Perhaps you have added birthday information to multiple contacts in your Outlook. Now, if you would like to count the contacts by year of birth, it isn’t a good idea to do it manually. You’d better use a smarter way, such as the one shared in this post.
After adding or importing the birthdays to corresponding Outlook contacts, you may wish to get some statistics about the birthday information, such as counting contacts by year of birth. Obviously, manually counting is stupid. So, here we will introduce another intelligent method. Now read on to get the details.
Quickly Count Contacts by Year of Birth
- At first, trigger Outlook VBA editor via “Alt + F11”.
- In the subsequent “Microsoft Visual Basic for Applications” window, add the reference to “MS Excel Object Library” according to “How to Add an Object Library Reference in VBA“.
- Then, put the following VBA code into a module or project.
Dim objDictionary As Object Sub CountContactsByYearOfBirth () Dim objOutlookFile As Outlook.Folder Dim objFolder As Outlook.Folder Dim objExcelApp As Excel.Application Dim objExcelWorkbook As Excel.Workbook Dim objExcelWorksheet As Excel.Worksheet Dim varYears As Variant Dim varItemCounts As Variant Dim nLastRow As Integer Set objDictionary = CreateObject("Scripting.Dictionary") 'Get the default Outlook data file Set objOutlookFile = Outlook.Application.Session.GetDefaultFolder(olFolderContacts).Parent For Each objFolder In objOutlookFile.Folders If objFolder.DefaultItemType = olContactItem Then Call ProcessFolders(objFolder) End If Next 'Export the counts to Excel Set objExcelApp = CreateObject("Excel.Application") objExcelApp.Visible = True Set objExcelWorkbook = objExcelApp.Workbooks.Add Set objExcelWorksheet = objExcelWorkbook.Sheets(1) With objExcelWorksheet .Cells(1, 1) = "Year" .Cells(1, 1).Font.Bold = True .Cells(1, 2) = "Count" .Cells(1, 2).Font.Bold = True End With varYears = objDictionary.Keys varItemCounts = objDictionary.Items For i = LBound(varYears) To UBound(varYears) nLastRow = objExcelWorksheet.Range("A" & objExcelWorksheet.Rows.Count).End(xlUp).Row + 1 With objExcelWorksheet .Cells(nLastRow, 1) = varYears(i) .Cells(nLastRow, 2) = varItemCounts(i) End With Next objExcelWorksheet.Columns("A:B").AutoFit End Sub Sub ProcessFolders(ByVal objCurFolder As Outlook.Folder) Dim i As Long Dim objContact As Outlook.ContactItem Dim strYear As String For i = objCurFolder.Items.Count To 1 Step -1 If TypeOf objCurFolder.Items(i) Is ContactItem Then Set objContact = objCurFolder.Items(i) 'If the contact has birthday If objContact.Birthday <> #1/1/4501# Then strYear = Year(objContact.Birthday) If objDictionary.Exists(strYear) Then objDictionary(strYear) = objDictionary(strYear) + 1 Else objDictionary.Add strYear, 1 End If End If End If Next End Sub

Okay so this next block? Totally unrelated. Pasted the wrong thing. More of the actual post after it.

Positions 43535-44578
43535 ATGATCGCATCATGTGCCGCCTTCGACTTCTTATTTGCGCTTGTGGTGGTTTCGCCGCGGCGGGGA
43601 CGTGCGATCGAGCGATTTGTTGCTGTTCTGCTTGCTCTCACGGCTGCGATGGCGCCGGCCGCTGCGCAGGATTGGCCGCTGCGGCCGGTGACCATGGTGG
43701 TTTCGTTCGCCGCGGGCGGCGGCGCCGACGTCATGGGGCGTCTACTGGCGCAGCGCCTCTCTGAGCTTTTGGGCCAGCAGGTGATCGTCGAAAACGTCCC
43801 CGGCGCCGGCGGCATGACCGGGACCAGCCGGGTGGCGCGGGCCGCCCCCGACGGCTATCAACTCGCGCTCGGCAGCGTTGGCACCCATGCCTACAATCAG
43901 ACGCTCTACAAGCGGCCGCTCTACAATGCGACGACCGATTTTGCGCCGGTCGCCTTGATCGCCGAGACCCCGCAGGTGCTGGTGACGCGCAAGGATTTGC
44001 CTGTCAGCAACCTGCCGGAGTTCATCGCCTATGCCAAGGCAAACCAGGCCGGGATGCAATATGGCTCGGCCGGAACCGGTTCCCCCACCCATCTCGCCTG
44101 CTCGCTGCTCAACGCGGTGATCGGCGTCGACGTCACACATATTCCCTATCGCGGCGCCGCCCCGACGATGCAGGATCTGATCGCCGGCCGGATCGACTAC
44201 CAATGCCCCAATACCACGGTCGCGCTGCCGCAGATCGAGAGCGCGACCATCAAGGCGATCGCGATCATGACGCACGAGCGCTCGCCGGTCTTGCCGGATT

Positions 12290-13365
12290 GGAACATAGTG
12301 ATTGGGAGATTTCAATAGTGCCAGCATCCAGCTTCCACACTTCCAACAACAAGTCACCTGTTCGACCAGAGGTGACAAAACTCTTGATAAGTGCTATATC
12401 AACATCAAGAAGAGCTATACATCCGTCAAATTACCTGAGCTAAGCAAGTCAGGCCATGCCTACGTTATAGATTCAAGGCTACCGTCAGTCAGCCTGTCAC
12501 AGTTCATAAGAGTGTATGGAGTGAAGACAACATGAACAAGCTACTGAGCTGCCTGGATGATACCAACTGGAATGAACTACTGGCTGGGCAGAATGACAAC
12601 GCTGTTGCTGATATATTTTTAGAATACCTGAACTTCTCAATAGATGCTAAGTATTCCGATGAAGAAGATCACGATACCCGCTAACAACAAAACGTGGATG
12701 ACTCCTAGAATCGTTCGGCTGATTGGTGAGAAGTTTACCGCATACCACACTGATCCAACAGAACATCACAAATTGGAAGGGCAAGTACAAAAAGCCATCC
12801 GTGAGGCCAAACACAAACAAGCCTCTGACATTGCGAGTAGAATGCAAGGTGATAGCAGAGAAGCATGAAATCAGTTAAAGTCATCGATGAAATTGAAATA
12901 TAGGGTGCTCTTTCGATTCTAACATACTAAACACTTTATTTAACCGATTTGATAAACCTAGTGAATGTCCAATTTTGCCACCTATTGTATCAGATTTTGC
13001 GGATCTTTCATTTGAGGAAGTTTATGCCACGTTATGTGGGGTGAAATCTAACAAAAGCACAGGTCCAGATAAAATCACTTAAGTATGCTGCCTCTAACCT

- Next, click into the first subroutine.
- Finally, press “F5” key button.
- When macro finishes, you will get a new Excel worksheet. It contains the counts of birthdays in different years, as shown in the following figure.
Get Back Valuable Outlook Data
Many users have been plagued by Outlook data corruption. Hence, it is suggested to make regular data backups for your Outlook, such that you can easily recover Outlook data from backups even though PST file is corrupt. If you have no such backups, you can take aid of a proficient recovery tool, like DataNumen Outlook Repair.
Shirley Zhang is a data recovery expert in DataNumen, Inc., which is the world leader in data recovery technologies, including mdf fix and outlook repair software products. For more information visit www.datanumen.com
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